Chemical Weapons Inspectors Collect Samples in Syria in Wake of Gas Attack

  1. Chemical Weapons Inspectors Collect Samples in Syria in Wake of Gas Attack  TIME
  2. Inspectors Enter Syrian Town to Investigate Suspected Chemical Attack  Wall Street Journal
  3. International inspectors enter Douma, site of alleged Syrian chemical attack  Washington Post
  4. Let’s allow chemical weapons inspectors from the OPCW to do their jobs in Syria  The Independent
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Inspectors Examine Site of Suspected Chemical Attack in Syria

  1. Inspectors Examine Site of Suspected Chemical Attack in Syria  New York Times
  2. International inspectors enter Douma, site of alleged Syrian chemical attack  Washington Post
  3. Syria ‘chemical’ attack: Douma’s warren of war tunnels revealed  BBC News
  4. Executive Council – OPCW  OPCW
  5. Syria forces enter Douma, last holdout in rebel bastion – state media  Rappler
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Inspectors Enter Syrian Town to Investigate Suspected Chemical Attack

  1. Inspectors Enter Syrian Town to Investigate Suspected Chemical Attack  Wall Street Journal
  2. International inspectors enter Douma, site of alleged Syrian chemical attack  Washington Post
  3. Inspectors Examine Site of Suspected Chemical Attack in Syria  New York Times
  4. 17:38Fact-Checking the French: Are Russia’s Douma Attack Statements ‘Contradictory’?  Sputnik International
  5. Let’s allow chemical weapons inspectors from the OPCW to do their jobs in Syria  The Independent
  6. Full coverage


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Chemical weapons inspectors collect samples from Syria site

  1. Chemical weapons inspectors collect samples from Syria site  ABC News
  2. Syria ‘chemical’ attack: Douma’s warren of war tunnels revealed  BBC News
  3. Russia: Chemical weapons experts head to Syrian city  UPI.com
  4. Executive Council – OPCW  OPCW
  5. Syria forces enter Douma, last holdout in rebel bastion – state media  Rappler
  6. Full coverage


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International inspectors enter Douma, site of alleged Syrian chemical attack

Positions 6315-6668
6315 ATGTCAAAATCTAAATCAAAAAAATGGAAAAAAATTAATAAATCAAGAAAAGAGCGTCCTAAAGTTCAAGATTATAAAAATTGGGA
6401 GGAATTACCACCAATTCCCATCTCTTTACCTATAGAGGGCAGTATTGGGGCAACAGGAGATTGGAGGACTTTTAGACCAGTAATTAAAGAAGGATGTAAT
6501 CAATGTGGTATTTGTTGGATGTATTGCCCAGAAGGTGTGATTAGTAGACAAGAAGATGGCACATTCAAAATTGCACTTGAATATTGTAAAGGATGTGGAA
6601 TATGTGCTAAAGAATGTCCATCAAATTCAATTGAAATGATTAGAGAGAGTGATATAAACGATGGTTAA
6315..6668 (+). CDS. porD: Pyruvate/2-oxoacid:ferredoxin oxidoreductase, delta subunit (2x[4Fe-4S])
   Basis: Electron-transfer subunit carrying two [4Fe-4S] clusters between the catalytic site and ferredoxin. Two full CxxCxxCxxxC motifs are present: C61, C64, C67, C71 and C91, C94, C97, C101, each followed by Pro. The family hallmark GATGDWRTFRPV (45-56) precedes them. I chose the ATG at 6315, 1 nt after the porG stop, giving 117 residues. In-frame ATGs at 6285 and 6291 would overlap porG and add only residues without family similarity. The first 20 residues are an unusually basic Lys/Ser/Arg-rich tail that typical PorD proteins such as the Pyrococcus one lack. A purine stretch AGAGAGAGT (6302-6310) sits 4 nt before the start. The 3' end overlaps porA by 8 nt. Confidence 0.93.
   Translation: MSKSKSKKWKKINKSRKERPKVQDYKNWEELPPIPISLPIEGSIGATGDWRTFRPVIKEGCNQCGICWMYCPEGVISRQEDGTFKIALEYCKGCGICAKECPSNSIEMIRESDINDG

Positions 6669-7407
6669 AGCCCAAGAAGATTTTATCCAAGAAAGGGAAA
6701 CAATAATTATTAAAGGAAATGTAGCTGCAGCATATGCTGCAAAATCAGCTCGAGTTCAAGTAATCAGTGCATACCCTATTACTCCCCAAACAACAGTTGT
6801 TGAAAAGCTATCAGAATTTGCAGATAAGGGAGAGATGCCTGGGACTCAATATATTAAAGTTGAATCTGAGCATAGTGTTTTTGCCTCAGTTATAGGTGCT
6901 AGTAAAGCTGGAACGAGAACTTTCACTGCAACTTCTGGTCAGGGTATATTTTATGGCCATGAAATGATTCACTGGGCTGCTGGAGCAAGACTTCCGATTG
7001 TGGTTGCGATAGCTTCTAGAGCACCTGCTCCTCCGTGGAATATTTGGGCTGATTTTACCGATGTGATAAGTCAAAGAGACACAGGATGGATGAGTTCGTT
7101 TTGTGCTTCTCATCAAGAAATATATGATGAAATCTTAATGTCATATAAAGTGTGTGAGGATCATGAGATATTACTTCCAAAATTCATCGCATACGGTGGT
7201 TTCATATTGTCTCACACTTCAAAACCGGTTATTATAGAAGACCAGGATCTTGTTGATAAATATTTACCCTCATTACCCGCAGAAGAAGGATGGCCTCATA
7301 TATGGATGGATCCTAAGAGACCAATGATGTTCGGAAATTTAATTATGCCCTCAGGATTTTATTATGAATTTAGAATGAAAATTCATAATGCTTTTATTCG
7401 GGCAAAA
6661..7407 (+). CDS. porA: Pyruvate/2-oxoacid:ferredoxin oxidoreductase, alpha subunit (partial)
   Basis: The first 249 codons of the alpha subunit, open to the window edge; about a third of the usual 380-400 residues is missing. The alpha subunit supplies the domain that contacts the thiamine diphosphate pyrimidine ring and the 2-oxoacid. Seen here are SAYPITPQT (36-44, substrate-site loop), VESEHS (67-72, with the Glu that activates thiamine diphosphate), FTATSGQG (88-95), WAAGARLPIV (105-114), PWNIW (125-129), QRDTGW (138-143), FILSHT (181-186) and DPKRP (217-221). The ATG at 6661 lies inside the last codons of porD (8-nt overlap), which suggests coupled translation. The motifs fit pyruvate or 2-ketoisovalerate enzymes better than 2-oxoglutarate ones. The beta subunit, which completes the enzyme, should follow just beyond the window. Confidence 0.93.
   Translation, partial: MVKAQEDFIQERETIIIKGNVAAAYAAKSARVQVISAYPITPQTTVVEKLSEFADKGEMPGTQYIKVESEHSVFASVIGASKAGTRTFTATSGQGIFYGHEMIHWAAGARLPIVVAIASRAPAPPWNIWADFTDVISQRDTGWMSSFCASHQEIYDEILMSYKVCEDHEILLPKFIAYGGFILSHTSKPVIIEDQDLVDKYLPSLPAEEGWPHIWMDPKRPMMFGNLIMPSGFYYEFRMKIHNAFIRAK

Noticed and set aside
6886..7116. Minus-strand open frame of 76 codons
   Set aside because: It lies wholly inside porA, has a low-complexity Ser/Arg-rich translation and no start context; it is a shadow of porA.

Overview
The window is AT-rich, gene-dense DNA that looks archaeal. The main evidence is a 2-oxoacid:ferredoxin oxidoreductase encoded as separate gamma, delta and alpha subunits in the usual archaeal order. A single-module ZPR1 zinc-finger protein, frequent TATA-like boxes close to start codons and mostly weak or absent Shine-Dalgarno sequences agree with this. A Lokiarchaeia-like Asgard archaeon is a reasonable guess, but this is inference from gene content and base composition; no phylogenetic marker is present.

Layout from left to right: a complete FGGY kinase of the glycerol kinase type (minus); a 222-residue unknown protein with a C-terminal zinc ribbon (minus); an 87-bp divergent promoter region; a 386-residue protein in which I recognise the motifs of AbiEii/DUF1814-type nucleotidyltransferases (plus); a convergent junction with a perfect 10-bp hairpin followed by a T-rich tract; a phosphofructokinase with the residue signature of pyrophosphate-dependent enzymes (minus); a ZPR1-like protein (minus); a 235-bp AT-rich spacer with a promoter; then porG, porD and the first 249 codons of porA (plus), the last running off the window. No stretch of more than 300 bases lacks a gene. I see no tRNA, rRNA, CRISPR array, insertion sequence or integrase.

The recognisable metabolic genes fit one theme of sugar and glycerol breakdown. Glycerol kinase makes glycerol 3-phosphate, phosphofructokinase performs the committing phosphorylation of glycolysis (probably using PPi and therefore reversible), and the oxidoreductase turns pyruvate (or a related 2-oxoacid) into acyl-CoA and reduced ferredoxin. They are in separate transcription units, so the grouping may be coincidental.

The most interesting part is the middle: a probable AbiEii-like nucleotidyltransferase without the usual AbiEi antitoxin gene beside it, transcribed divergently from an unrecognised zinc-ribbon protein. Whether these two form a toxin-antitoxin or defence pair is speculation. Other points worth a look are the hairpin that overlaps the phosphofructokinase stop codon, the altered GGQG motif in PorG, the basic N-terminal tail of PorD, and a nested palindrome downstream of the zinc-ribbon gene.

1. International inspectors enter Douma, site of alleged Syrian chemical attack  Washington Post
  2. 105 to 0: Why Syria’s air defenses failed to intercept a single incoming missile  USA TODAY
  3. The Latest: OPCW team visits Douma to probe chemical attack  ABC News
  4. Missile Strikes Are Unlikely to Stop Syria’s Chemical Attacks, Pentagon Says  New York Times
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US inspectors probe deadly Southwest jet engine explosion

  1. US inspectors probe deadly Southwest jet engine explosion  Reuters
  2. ‘She is the bedrock of our family’: Wells Fargo exec died on Southwest flight  USA TODAY
  3. The Southwest Airlines victim was a Wells Fargo executive and mom of two  CNN
  4. Gary Kelly – Flight 1380  YouTube
  5. Southwest Airlines fatal engine accident reminds us to be grateful for the courage of the air crew  Dallas News
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Chemical inspectors enter Syria's Douma amid concerns for probe

Chemical inspectors enter Syria's Douma amid concerns for probeInternational investigators on Tuesday entered a Syrian town hit by an alleged chemical attack, after days of delay and warnings by Western powers that crucial evidence had likely been removed. The suspected gas attack on April 7 on Douma, near Damascus, reportedly left more than 40 people dead and was blamed by Western powers on the regime of Syrian President Bashar al-Assad. In response, the United States, France and Britain conducted unprecedented missile strikes on Syrian military installations, but Paris admitted on Tuesday they were a matter of “honour” that had solved nothing.